Q: What sort of recruiters are you attracting? What sort would you like to get onto campus?


We already attract the top consulting firms, investment banks, and health-care organizations. We can have fewer companies recruiting at SOM but more divisions of the same organization hiring our students. Now, we're trying to get introduced to more investment-management firms and biotech and pharmaceutical organizations.

[Editor's note: According to BusinessWeek Online's school-reported data, 47% of graduates in 2004 found jobs in finance/accounting, 13% landed marketing/sales jobs, 10% took general-management positions, and 8% went into consulting. Graduates reported median starting base salaries of $85,000.]

Q: How do you market Yale MBAs to recruiters?


The School of Management is known as being strong in finance, marketing, and strategy. [MBAs also] have a high [average] GMAT score [of 696]. Our students are team players. They're appealing to organizations that are looking for strong leaders interested in corporate social responsibility.

Q: Do you do anything special to get more recruiters to pay attention to your students?


I think everything we do is special. Each relationship manager on our staff specializes in a particular industry and develops a rapport with companies and students interested in those sectors.

Q: Do you offer any perks to recruiters?


We work with recruiters. If they can't come to campus to interview, we'll collect résumés for them. We'll market on behalf of them. We also have videoconferencing available, so companies that can't make it to New Haven can still interview our students.

Q: Would you say that rankings have helped to attract recruiters?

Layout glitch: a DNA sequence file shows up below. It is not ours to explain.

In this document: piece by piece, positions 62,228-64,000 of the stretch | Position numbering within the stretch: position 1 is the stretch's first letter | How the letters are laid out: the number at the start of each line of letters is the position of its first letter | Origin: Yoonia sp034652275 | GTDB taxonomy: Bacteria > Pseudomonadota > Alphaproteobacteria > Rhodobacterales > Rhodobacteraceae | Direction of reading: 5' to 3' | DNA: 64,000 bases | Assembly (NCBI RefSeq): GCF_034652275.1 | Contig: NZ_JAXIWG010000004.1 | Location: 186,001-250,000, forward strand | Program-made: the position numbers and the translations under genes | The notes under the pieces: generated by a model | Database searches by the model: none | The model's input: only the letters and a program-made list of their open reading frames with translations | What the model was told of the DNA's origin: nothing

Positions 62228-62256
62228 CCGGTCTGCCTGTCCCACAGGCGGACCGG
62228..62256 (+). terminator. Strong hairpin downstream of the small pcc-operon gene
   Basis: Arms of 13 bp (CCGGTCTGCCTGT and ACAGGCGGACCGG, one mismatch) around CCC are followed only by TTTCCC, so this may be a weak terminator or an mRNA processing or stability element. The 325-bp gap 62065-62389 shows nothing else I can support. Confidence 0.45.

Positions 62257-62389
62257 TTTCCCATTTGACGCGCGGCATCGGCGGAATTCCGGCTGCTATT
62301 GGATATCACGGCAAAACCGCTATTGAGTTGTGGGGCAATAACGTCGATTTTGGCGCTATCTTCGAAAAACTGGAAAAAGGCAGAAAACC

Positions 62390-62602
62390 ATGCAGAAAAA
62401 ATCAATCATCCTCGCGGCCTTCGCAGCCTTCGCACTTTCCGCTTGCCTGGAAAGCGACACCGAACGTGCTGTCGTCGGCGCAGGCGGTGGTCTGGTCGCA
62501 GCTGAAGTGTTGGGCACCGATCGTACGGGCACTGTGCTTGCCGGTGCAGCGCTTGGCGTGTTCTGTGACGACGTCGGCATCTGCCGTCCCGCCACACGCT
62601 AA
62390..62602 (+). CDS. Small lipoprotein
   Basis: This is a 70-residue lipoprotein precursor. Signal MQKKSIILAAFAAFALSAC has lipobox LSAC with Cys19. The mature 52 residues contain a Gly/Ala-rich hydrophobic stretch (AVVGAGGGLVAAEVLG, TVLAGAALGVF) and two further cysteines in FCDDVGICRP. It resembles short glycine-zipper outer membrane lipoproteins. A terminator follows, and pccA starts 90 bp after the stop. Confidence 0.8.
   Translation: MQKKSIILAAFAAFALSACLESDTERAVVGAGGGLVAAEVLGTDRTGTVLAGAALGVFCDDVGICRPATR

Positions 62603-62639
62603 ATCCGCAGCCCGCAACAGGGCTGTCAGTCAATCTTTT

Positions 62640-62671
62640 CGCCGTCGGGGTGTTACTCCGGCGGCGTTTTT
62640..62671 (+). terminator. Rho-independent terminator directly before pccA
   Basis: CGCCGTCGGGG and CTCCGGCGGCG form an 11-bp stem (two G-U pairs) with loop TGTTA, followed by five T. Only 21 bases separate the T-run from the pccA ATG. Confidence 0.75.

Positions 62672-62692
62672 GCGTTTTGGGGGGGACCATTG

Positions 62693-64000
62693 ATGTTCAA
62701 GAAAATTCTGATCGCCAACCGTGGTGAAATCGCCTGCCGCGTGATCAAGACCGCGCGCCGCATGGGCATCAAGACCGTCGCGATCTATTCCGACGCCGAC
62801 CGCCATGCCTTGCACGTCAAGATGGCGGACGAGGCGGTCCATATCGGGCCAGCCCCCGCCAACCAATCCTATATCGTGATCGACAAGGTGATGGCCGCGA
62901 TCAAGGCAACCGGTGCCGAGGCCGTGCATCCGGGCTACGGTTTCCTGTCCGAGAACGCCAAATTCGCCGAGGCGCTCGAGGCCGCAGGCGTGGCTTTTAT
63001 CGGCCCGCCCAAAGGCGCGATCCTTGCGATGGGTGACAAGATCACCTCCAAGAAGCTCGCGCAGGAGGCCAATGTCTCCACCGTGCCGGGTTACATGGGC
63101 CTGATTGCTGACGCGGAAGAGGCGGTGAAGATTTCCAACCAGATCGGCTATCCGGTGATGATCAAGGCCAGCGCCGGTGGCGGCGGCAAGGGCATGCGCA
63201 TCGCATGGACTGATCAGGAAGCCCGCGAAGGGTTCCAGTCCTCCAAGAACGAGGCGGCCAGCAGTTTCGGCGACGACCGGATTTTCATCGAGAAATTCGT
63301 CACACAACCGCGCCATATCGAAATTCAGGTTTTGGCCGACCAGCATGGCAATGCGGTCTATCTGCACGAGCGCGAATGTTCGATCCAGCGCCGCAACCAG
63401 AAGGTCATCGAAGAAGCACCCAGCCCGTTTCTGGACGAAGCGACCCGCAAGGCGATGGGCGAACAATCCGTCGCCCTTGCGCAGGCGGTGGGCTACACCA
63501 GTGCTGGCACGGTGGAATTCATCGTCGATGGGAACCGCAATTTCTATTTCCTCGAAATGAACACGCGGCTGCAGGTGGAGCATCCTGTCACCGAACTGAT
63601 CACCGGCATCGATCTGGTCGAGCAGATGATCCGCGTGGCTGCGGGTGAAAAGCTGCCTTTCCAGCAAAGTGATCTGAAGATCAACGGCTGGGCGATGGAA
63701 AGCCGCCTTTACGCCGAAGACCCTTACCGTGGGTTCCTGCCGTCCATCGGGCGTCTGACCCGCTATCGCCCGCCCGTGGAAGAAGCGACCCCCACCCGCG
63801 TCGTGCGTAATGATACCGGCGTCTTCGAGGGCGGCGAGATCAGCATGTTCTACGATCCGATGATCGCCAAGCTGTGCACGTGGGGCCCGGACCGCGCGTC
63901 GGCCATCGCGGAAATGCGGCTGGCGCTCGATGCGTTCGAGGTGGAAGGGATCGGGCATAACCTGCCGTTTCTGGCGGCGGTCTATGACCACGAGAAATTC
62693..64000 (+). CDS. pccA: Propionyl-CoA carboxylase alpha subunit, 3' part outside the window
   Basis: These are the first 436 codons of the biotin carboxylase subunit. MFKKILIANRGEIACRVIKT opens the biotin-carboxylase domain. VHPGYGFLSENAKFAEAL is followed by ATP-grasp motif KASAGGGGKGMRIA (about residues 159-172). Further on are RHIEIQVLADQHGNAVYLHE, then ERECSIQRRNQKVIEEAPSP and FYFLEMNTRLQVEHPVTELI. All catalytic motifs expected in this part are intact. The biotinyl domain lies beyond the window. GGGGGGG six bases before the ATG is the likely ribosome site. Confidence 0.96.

I think there are some companies that definitely look at rankings, and that's how they make their selection. But if a company has a strong performer from a certain school, then it wants to continue to support that school and therefore will recruit there. If that school happens to be in the top 25, then terrific.

Q: What do you do to serve international students?


When admitting international students, the message is fairly clear. Right now, international students at all business schools will have a challenge finding a job in the U.S. We make sure international students have a great understanding of visa issues. We hook up our international students with international alumni who have been through the program and have experienced similar challenges. We're also working with our international students to organize job fairs in London with some other schools.

Q: Burgeoning job markets in places such as India and China have lured domestic and international graduates to work abroad. Have you had to change your strategy to meet the needs of students who now want to work abroad?


Our strategy is always the same. We're committed to building the bridge between students and employers. Each year, our [strategy for] student, alumni, and recruiting needs to change. We try to understand current student needs, and we work with them to get introduced to companies of their choice.

Q: What's the one thing you hope your students learn about the job search before they graduate?


You're going to get a job by talking to people, not by searching the Internet. You have to tell employers what you have to offer. But if you don't know what you're selling, then it's your job to find out. It comes down to how comfortable you are talking about yourself. It doesn't have to be intimidating. It can be really fun.